From the Gettysburg PO
by President Michael Cooper-White
Getting the Outsiders’ Perspective
Several items on my Amazon “wish list” were received as Christmas presents; but a most intriguing book came as a complete surprise. “Future Savvy” by Adam Gordon (AMACOM Books, 2009) aims to help readers gain insights for planning by becoming more adept at what Jesus referred to as “reading the signs of the times.” Chapter 3 of Gordon’s book confronts us with “bias traps,” that is, ways we often get into trouble because of what he calls “insider bias.” Put simply, it means that failure to make necessary changes when they are called for results from false perceptions that things are alright as they’re going, and we can continue doing business as usual.
To drive home the point, Gordon rehearses the history of innovation, citing an analyst named Bob Seidensticker who poined out that: “The digital watch didn’t come from established watch companies, the calculator didn’t’ come from slide rule or adding machine companies, video games didn’t come from board-game manufacturers, the ballpoint pen didn’t come from fountain pen manufacturers, and Google didn’t come from the Yellow Pages.” (p. 73) As insiders in any profession or venture, we are just too close to things, and have our biases and vested interests that hold us back from imagining a future significantly different from the status quo. We think that our current “products” are the best that can be offered, thereby failing to imagine innovative approaches or inventions that can truly change the world or at least the arena in which we serve.
Hence, concludes Gordon, it is critical from time to time that we intentionally seek insights and perspectives from objective outsiders who can see things hidden in our insiders’ blind sides. “Outsiders are more likely to be willing to see change and are therefore more likely to see it and forecast it. Outsiders will also generally have more experience of forces and factors from other fields, or bring a comparative perspective as to how things have changed in other industries, and be willing to apply these analogies.”
A predecessor pastor at the inner city parish I served during my first call is reported to have occasionally dressed in casual clothes when he would “hang out” for a few hours in a park across the street from Angelica church. He’d mill about and ask the park visitors what impressions they had about that church across the street. From these “outsiders” Lloyd Burke gained valuable insights about how Angelica and its ministry were viewed in the local community, and how the church might better meet the needs of its neighbors. Similarly, when I was a synod staffer, my colleagues and I worked to develop a parish review process that included visits by members of other congregations in the synod; their job was to provide unvarnished feedback on how they were welcomed, the church’s signage, accessibility to visitors, and the like. Wise were the parish leaders who availed themselves of such an “external audit” and non-defensively received and acted upon feedback offered by the visitors.
Here at the Seminary, we turn to both true outsiders and what I call “inside-outsiders” or maybe “outside-insiders” with some regularity. Chief among the latter, of course, are members of our Board of Directors, Endowment Foundation trustees, President’s Cabinet and others involved in what we refer to as “shared governance.” These gifted and committed partners in ministry bring their wisdom from many walks of life. They know the Seminary well enough to offer knowledgeable feedback, yet because they do not work or study here on a daily basis, come with a degree of objectivity that can often see things we true insiders cannot. As needed and as required by law or otherwise, we have regular visits by outsiders with particular expertise; chief among these are the auditors who come in annually to scrutinize our financial records, reporting procedures and legal compliance, to ensure we’re being good stewards of resources entrusted to us.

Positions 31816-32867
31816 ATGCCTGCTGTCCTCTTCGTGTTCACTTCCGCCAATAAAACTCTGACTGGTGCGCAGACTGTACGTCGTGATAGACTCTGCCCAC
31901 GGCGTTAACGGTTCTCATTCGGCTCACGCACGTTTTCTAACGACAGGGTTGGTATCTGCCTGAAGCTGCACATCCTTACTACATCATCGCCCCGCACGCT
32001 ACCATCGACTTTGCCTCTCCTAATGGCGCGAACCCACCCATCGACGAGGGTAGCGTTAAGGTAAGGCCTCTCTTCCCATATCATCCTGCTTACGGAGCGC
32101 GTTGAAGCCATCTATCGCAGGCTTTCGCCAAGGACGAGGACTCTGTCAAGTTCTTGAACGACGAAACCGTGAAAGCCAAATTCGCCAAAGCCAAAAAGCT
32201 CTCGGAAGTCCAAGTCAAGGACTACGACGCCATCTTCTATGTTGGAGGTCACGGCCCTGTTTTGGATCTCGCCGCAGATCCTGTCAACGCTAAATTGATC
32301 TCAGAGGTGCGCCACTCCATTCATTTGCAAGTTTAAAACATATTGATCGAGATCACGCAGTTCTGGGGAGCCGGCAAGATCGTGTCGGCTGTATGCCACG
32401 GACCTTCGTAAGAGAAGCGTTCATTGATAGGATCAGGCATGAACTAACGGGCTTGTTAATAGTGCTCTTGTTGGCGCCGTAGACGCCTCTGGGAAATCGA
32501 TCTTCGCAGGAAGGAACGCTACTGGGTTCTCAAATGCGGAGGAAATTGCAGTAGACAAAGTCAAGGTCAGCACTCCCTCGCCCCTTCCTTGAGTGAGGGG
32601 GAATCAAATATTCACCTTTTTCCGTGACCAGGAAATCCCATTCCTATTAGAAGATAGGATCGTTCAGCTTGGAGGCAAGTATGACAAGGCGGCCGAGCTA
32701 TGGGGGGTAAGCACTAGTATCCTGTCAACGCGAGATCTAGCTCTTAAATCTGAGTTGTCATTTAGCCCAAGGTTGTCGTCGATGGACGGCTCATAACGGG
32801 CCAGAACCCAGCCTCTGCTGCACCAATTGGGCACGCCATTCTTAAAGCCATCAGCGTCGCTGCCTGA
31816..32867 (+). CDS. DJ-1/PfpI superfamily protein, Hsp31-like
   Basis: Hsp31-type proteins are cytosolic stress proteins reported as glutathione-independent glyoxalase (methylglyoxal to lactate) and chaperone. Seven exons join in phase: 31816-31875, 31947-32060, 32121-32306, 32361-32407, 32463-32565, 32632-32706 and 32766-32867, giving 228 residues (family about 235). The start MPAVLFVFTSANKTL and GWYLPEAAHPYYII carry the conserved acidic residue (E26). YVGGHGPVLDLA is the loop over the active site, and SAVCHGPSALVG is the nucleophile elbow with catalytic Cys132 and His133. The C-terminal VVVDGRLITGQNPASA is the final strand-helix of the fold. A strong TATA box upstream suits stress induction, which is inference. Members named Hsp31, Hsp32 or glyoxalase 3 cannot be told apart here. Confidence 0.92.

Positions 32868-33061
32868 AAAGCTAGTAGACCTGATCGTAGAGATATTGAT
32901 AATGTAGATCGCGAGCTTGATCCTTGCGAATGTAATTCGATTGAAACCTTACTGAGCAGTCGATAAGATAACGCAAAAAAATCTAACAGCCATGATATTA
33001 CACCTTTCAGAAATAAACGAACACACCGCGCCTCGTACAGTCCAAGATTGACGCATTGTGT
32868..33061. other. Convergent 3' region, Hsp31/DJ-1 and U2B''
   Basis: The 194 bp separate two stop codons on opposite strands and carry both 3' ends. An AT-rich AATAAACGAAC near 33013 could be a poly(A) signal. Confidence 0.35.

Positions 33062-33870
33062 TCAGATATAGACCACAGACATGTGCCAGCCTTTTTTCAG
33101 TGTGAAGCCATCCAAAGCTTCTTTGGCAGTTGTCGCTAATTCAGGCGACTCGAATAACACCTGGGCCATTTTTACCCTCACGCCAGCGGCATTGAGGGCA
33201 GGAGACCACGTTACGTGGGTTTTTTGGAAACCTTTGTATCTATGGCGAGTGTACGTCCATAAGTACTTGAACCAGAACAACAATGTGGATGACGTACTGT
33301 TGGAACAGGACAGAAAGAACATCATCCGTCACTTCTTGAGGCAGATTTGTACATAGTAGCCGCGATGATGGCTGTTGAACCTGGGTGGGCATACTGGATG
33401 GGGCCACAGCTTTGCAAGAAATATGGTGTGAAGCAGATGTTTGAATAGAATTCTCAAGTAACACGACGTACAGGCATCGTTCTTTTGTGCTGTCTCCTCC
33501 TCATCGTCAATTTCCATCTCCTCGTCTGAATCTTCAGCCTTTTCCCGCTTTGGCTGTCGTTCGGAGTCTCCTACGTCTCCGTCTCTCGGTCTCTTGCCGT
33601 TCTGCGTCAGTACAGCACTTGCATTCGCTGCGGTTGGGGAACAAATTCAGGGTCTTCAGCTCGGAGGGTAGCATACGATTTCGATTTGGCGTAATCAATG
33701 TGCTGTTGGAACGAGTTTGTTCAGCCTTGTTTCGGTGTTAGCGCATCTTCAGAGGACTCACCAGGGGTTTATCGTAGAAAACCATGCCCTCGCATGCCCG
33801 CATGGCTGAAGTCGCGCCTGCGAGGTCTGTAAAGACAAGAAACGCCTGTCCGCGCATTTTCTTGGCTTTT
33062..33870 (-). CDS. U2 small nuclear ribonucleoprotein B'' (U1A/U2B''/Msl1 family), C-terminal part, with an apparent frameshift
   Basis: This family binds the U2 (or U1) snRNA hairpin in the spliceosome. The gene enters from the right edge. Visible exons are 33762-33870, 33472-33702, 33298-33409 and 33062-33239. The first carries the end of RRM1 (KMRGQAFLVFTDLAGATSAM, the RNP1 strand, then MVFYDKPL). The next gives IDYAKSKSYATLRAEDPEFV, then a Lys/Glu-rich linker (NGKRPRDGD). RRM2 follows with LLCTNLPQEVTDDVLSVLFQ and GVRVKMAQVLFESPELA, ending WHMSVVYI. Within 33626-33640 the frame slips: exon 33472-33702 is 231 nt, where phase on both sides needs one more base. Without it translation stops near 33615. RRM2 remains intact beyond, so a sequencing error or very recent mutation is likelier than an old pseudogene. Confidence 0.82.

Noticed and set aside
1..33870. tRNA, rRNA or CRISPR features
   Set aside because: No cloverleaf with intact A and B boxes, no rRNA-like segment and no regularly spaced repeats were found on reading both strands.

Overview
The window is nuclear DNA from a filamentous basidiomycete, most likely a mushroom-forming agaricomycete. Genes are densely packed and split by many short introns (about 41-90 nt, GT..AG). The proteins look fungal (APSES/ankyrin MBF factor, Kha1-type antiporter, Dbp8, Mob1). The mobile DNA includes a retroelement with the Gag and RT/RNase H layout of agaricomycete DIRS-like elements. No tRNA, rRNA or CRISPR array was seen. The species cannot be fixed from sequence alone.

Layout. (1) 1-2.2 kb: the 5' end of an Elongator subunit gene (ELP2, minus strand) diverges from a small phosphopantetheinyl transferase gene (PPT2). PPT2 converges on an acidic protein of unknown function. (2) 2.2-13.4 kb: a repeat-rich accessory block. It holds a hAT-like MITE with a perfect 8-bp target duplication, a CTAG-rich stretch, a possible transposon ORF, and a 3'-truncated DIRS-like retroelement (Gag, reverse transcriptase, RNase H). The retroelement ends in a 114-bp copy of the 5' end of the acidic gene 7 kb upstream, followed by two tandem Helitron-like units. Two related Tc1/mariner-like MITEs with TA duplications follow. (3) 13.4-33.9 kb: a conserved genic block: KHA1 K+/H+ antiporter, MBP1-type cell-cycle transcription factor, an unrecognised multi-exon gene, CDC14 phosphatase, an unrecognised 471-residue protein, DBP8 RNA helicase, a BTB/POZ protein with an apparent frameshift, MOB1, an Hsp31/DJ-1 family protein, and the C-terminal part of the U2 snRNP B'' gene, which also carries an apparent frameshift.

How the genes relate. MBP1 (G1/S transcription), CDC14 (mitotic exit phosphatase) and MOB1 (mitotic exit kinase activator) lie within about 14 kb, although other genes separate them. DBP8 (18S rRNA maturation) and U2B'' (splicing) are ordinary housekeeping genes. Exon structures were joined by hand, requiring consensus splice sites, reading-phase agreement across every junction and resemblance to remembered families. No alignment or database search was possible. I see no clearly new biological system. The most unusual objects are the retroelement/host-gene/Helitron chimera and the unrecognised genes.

A unique group of outsiders will be on campus for three days or so next month when we host our once-a-decade visit by representatives of the two bodies that grant us formal academic accreditation. Accredited status is critical to signal to prospective students and the broader public that we are a reputable educational institution that meets the highest standards for U.S. graduate schools. Also hinging on accredited status is our ability to offer students federal monies granted for student loans. Then, in March, we will host our annual “episcopal visit” by the eight bishops of the ELCA’s Region 8, another group of inside-outsiders whose needs for rostered leaders are met by us and our sister seminaries. Generally affirming in their feedback, both bishops and peers from other academic institutions can also suggest areas where we can make improvements, and occasionally raise issues that require immediate attention lest we fall short of meeting our own goals and fulfilling our highest aspirations.
In any setting of ministry, with a bit of ingenuity, it is possible to solicit and receive some assessment and feedback from outsiders. In my experience, congregations that are highly defensive or altogether resistant to such insight from outsiders are on the decline. In theological jargon, they are what Luther and others described as “incurvatus in se,” that is, turned in upon themselves, thereby failing to meet our Lord’s mission mandate to “go out” and tell the Story to those beyond our immediate circle.
As always, I’m open for some feedback and insights from students, friends and Seminary supporters (and even or perhaps most especially those who feel they cannot currently support us!), both about the Seminary and about ways you have found to gain valuable perspectives from those you regard as outsiders.